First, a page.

Will Davison doesn't want to simply 'make up the numbers' if he can land a full-time return to Supercars next season.
The 38-year-old is a somewhat unexpected player in the Supercars silly season, given he started this year as a well-established member of Tickford Racing's four-car line-up.
That was until COVID-19 took hold in Australia, Davison forced out of the Ford team back in May after Milwaukee Tools pulled its funding due to the pandemic.
A full-time return next season seems likely, though, Davison rumoured to be in the mix for a number of different seats.
The most persistent of those rumours is that he's headed back to Dick Johnson Racing/DJR Team Penske, where his Supercars career started back in the mid-2000s.
There are a number of question marks regarding the powerhouse squad's short-term future, with Team Penske yet to commit to its Supercars programme beyond the end of this season.
However the team is expected to continue regardless of Penske investment, through current part-owners Dick Johnson and Ryan Story.
It's likely to need at least one fresh driver as well, with Scott McLaughlin poised for a full-time IndyCar switch next year, while Fabian Coulthard's future with the squad is equally uncertain.
That's where Davison could come in, he and out-of-contract Erebus driver Anton De Pasquale both linked to DJRTP seats next season.
When pressed on a potential DJRTP deal, Davison told Motorsport.com: "There's nothing I can really say at the moment about that.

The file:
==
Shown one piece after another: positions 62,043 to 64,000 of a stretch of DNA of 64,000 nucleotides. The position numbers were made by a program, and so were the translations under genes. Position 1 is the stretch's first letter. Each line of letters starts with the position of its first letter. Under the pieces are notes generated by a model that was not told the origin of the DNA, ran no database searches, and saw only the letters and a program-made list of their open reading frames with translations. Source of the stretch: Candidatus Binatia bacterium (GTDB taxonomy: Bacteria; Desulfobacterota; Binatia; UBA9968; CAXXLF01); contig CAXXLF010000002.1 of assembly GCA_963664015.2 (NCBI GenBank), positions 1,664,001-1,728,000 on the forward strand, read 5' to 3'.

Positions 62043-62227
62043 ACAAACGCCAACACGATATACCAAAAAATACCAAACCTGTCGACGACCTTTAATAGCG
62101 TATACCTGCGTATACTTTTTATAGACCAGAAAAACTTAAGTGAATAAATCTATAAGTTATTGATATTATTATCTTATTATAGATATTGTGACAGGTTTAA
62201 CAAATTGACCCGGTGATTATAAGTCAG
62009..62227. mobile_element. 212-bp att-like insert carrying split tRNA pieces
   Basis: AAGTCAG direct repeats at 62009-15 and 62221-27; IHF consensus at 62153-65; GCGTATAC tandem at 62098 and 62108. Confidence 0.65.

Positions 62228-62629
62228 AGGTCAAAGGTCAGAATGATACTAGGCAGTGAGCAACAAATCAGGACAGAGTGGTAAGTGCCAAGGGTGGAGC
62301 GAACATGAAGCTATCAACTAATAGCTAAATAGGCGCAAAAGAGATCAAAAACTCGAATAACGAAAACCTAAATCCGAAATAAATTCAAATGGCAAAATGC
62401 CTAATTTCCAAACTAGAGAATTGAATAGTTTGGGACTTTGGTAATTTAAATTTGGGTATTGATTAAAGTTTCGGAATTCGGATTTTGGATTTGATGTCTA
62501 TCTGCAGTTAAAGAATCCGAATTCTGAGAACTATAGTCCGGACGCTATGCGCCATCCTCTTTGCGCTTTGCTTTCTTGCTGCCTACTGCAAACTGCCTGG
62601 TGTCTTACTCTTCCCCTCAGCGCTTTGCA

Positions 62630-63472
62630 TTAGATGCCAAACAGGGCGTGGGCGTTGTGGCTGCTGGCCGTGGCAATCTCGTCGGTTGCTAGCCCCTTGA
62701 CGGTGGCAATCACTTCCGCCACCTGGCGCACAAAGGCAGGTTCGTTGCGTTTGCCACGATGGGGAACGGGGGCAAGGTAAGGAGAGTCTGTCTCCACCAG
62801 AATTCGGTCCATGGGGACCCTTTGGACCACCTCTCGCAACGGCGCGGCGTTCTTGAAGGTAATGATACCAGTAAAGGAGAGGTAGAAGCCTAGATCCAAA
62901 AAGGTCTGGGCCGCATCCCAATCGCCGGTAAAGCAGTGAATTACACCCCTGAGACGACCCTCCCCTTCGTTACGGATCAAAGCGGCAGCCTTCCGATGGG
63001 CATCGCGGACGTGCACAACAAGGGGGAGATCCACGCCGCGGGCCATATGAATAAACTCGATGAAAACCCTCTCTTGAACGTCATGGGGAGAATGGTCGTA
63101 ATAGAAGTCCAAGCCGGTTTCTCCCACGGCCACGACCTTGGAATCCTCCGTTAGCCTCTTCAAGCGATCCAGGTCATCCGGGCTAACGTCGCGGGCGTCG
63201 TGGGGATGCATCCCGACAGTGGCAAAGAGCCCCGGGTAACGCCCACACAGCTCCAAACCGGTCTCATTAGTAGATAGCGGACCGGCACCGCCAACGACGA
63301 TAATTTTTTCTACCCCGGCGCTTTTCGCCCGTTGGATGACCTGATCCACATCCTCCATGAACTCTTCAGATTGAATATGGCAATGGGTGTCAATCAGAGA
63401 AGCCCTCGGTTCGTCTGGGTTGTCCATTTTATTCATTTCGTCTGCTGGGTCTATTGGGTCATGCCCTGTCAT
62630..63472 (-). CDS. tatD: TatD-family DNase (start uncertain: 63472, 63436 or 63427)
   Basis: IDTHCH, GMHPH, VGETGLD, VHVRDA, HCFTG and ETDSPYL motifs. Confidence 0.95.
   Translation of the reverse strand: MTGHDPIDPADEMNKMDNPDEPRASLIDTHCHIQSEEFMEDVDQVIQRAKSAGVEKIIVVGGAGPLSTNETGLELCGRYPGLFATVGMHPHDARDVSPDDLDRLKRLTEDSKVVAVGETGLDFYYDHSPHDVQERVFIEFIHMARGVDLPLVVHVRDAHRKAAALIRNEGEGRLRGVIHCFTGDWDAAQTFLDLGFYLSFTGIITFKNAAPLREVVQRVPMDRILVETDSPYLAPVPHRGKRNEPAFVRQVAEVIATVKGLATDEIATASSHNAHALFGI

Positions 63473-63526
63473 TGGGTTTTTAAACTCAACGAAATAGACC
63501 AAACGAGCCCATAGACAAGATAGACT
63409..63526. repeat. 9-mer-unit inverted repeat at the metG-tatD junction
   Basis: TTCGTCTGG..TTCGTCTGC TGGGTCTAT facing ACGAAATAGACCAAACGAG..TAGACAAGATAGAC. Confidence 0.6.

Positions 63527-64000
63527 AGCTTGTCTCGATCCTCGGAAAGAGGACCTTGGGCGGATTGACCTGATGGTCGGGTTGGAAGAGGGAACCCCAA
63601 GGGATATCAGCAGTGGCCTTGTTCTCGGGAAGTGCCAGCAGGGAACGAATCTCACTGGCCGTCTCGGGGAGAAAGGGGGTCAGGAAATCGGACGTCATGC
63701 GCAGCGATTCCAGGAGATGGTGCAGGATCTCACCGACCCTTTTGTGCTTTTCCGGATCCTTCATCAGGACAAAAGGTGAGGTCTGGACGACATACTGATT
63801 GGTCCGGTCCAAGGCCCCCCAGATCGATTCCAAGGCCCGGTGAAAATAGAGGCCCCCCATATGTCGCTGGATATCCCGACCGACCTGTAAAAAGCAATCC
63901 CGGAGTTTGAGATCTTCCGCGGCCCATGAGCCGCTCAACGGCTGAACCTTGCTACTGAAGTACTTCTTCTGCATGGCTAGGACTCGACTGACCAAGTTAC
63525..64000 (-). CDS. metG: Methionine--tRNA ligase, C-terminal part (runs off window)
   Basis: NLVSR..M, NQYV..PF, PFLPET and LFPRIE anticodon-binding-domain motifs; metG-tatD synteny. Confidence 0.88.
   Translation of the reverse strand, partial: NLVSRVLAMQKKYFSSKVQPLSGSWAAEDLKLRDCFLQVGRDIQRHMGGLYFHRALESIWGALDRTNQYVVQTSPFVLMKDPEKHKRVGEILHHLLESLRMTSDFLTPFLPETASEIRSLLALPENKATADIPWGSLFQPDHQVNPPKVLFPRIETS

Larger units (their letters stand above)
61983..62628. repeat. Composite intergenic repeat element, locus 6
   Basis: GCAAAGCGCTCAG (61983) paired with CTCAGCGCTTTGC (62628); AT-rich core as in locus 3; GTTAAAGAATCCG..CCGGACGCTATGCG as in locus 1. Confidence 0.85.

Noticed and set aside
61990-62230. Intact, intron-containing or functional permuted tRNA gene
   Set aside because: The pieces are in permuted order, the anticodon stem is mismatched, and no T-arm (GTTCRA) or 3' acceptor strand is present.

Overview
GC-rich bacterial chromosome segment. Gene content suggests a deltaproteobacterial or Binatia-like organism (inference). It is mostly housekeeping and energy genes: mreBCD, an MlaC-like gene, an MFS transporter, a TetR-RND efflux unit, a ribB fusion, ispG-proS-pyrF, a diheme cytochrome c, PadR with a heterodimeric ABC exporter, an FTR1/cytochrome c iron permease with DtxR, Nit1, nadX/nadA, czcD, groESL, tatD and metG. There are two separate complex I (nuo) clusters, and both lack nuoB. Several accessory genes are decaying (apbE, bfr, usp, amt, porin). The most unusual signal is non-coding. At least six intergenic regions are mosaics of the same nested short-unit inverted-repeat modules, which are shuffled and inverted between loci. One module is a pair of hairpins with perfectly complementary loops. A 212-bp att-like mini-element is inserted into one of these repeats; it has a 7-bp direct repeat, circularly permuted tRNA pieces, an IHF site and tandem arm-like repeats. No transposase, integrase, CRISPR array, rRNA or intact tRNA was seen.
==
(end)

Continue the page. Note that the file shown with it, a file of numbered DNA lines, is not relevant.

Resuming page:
"I've spoken to nearly every team in pitlane, to be honest with you. It's been a really interesting process. Some of the conversations I've had have been pretty surprising, with people wanting to potentially do something.
"There are so many balls in the air, so much uncertainty, and bit-by-bit some of those conversations have evolved and some things have certainly escalated.
"There's a lot going on as we speak and I can't really elaborate much more. There's quite a few different scenarios.
"I feel quite good about things, but I'm a realist. I know there's a few things to shake out.
"But it's been nice to see the support I have from the people in the know in the sport. Some really high-end, high-up people, who know what has gone on in the last 10 years, still really believe in me. They think I can still seriously get the job done."
Other options for Davison include teaming up with Tim Blanchard, who could move his Racing Entitlements Contract away from Brad Jones Racing, or even a return to Tickford Racing, depending on what James Courtney and Boost Mobile decide to do next year.
But while Davison admits he's motivated to get back in a full-time seat, he's not necessarily willing to take anything on offer, his focus still on winning races and contending for titles.
"I don't think the sport owes anybody anything, I've made that clear all along," he said. "But I still feel like I've got a burning fire in my belly to continue and not go out the way I went out.
"It's unusual times for everyone in our sport, but I've been working hard to get back in and finish my career on a good note. I still feel like I've got a bit to achieve.
"It's a tough game and I've been doing everything I can, and more, to make sure I'm back in there doing what I love doing. Hopefully everything happens for a reason and I can be out there having a good crack [in 2021].
"I don't want to just make up the numbers. I'd love to think I can be back in a race-winning situation."
Davison will return to the grid for next weekend's Bathurst 1000, where he'll partner Cam Waters in the Monster-back Tickford Mustang.
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